Yale School of Architecture AU 2014
Critics : Sam Jacob, Sean Griffith, Jennifer Leung
Vauxhall is currently one of London’s larger sites being developed as the city looks to a 21st century future. Various influential projects in the area include the construction of the new American Embassy and the refurbishment of the Battersea Power Station.
The proposed hotel hopes to function both as a gateway for embassy employees arriving for short periods of time and long term immigrants. The idiosyncratic clash of a non-denominational prayer hall for immigrants with various backgrounds and the hotel for embassy and event guests provides an inventive typology to accommodate needs of both local and visiting groups.
The scale of Vauxhall becomes an issue as surrounding built work does not relate to a human scale. The hotel uses a telescoping technique to slowly introduce visitors into the site after crossing the Thames River and gradually grows in size to blend into its neighboring context.
The hotel’s organization provides versatile functions for a hotel lobby/lounge, prayer hall, wedding hall, funeral hall, party venue, and more. This organization is initially structured off of a typical Latin cross plan; however rooms are stacked above the “aisles” next to a “nave” where two transepts then slice through the hotel creating atriums for sunlight access.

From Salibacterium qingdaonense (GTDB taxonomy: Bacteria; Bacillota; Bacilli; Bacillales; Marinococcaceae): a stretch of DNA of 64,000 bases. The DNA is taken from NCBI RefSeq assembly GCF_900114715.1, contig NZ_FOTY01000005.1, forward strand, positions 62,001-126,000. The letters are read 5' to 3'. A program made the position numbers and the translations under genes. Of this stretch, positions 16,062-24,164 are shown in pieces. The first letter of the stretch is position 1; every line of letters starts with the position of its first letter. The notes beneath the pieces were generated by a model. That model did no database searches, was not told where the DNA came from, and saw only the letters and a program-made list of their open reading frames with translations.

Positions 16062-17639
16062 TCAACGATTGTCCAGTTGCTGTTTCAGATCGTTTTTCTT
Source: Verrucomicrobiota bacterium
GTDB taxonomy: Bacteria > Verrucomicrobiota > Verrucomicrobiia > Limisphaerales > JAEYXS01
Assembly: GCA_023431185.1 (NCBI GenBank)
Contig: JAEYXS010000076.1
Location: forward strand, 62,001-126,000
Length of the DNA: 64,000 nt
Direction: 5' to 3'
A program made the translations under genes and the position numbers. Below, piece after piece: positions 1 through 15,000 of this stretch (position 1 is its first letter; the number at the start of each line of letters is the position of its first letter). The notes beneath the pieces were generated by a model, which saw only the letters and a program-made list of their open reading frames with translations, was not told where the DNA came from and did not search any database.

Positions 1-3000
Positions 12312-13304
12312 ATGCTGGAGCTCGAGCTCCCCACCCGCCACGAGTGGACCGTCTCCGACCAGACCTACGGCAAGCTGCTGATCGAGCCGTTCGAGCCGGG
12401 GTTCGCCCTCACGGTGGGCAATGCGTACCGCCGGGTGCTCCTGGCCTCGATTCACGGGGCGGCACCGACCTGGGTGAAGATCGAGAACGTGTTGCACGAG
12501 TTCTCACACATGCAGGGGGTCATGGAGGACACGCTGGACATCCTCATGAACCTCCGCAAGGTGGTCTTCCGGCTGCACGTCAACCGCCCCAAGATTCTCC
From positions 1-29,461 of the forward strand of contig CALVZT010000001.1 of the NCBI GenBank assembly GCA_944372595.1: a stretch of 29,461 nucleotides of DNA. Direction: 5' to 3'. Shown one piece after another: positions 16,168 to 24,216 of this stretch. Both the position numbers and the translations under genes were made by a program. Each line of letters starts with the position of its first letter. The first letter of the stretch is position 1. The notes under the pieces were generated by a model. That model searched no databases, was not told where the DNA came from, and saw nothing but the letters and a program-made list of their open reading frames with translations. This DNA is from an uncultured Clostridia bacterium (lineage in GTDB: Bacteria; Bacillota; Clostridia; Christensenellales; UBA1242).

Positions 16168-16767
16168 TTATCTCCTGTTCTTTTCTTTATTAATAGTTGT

The ground level can transform into a colonnaded Mosque prayer hall or remain divided for small intimate gatherings. The “nave” ends in a space devoted specifically for any religious event. The tectonic assemblage of volumetric components creates opportunities for light to enter indirectly through various colored glass. This also provides privacy and a stronger sense of community for guests and visitors. The tectonic volumetric forms draw from the natural environment. For example the hotel appears to sit within a forest as references to tree canopies that sculpt the building’s base.
The project establishes the inventive and provocative role drawing and representation influence on the communication of architecture and the design of physical buildings.
The final concept was achieved after a progression of studies between drawing, hand modeling, and computer software.